November 8. Three good brothers.

Do you like my tone? Or does it sound too much like atonement? Well, you can switch me off, just like a television, you know, the old ones, that still had a big button on them. I wake up today in a four people dormitory and decide to walk around Damascus.

The National Museum offers some distraction and I walk through the well-kept sculpture garden, with plenty of stone treasures, tiles and tombs.

They have beautiful vases and I gazed at them through the glass. 18 century it said. Before Christ, I assumed since that was the usual dating in the other hall. And I felt amazing! How could the enamel be still so bright?
Those hues, these shades of blue and dark yellow. I am facing an almost 4000 year old treasure, no wonder that it’s behind glass. I didn’t know their technique was so advanced and wonder how they could be conserved so well. Then I looked up – it was the hall of Islamic art, and I quickly realize my mistake. The pottery is from the 18th century (12th according to Islam) AD. Interesting though that through this misunderstanding I managed to throw much sharper and more scrutinizing looks at the vases. So here is a lesson to science: sometimes we must live in self-induced ignorance in order to spur our scientific enthousiasm.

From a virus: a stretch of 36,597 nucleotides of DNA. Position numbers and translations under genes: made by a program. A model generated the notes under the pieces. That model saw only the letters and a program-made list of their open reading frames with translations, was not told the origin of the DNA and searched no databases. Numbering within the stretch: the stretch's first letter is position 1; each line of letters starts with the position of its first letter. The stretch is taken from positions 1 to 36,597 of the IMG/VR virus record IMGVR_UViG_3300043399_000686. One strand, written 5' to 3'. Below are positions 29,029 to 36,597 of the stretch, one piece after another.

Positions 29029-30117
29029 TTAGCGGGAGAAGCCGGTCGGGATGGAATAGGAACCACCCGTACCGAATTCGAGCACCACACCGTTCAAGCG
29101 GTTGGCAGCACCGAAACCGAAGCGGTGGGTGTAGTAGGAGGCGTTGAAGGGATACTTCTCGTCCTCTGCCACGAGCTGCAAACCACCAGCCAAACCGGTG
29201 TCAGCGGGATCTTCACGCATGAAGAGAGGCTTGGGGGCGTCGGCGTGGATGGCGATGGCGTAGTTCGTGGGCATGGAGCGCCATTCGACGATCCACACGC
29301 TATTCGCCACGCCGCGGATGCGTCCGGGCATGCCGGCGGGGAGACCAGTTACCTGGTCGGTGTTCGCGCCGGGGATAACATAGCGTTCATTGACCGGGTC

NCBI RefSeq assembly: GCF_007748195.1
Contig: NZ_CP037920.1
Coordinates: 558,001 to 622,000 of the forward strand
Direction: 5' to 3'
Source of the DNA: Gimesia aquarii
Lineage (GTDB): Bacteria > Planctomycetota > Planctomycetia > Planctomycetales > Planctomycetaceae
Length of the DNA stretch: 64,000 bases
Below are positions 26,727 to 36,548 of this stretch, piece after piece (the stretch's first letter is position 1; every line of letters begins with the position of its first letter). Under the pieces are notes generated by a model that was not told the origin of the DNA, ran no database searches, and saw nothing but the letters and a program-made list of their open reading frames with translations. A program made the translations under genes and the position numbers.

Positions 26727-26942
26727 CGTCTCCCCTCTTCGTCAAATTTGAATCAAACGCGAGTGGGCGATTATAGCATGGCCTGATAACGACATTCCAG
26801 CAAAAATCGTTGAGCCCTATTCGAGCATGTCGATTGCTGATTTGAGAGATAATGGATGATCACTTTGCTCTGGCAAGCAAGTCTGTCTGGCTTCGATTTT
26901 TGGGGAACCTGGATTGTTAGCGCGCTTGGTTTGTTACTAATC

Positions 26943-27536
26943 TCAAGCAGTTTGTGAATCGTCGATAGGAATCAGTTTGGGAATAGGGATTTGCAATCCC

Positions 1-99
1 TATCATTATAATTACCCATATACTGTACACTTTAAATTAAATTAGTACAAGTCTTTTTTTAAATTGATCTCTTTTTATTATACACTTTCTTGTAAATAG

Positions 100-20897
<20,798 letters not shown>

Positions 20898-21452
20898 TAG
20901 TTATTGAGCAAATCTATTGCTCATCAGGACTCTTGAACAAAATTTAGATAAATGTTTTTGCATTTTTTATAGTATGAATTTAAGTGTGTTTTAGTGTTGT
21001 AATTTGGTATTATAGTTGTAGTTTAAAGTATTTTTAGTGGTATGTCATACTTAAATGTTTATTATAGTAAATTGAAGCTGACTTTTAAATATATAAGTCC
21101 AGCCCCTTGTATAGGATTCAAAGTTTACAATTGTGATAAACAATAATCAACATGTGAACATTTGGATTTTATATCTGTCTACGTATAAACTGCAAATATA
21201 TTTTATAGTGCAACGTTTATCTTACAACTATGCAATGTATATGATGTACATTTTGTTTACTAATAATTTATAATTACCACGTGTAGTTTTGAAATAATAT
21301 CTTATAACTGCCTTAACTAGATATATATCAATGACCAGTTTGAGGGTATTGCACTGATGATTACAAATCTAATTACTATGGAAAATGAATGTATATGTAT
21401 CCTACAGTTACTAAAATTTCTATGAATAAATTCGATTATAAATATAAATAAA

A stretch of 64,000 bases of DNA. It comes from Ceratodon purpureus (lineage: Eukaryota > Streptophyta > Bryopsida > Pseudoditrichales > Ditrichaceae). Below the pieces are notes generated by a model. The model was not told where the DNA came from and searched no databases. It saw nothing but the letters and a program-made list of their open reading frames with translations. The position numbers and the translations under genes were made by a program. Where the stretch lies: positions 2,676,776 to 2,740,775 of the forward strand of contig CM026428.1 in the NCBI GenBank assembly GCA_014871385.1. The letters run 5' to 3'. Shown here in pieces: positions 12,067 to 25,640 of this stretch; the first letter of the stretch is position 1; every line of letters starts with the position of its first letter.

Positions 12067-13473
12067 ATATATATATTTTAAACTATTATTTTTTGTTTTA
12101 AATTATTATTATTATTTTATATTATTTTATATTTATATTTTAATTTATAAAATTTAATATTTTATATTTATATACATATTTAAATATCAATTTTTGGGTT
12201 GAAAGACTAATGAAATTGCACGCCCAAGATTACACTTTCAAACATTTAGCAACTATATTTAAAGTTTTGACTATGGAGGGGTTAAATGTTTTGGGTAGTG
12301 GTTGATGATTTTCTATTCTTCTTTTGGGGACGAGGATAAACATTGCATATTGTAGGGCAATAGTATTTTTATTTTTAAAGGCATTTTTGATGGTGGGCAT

At night I feel not welcome in the hostel, and want to leave town. A man on the street however, is helpful and lets me a call the number of a couchsurfer, a Kurdish guy called Hasan. He is amazing, comes to pick me up at my hostel, and shows me around. Returning the favor, I invite him for dinner in the old town, in a restaurant located in the oldest building of the city. We order some traditional Arabic dishes and it is delicious. We go home and meet his two brothers. They are living here to study English language and literature, and it is a delight for me to converse on a higher level. We have a good conversation about various topics, linguistic and political. At night, Hasan takes me to a bar to dance with some Syrian girls. But… there are no girls around. We sit and have a beer, I toast to an independent Kurdistan and joke that I’ve never been in a bar devoid of members of the opposite sex, where the guy next to me wouldn’t put his hand on my knee. We laugh together and I know I’ll remember the night.

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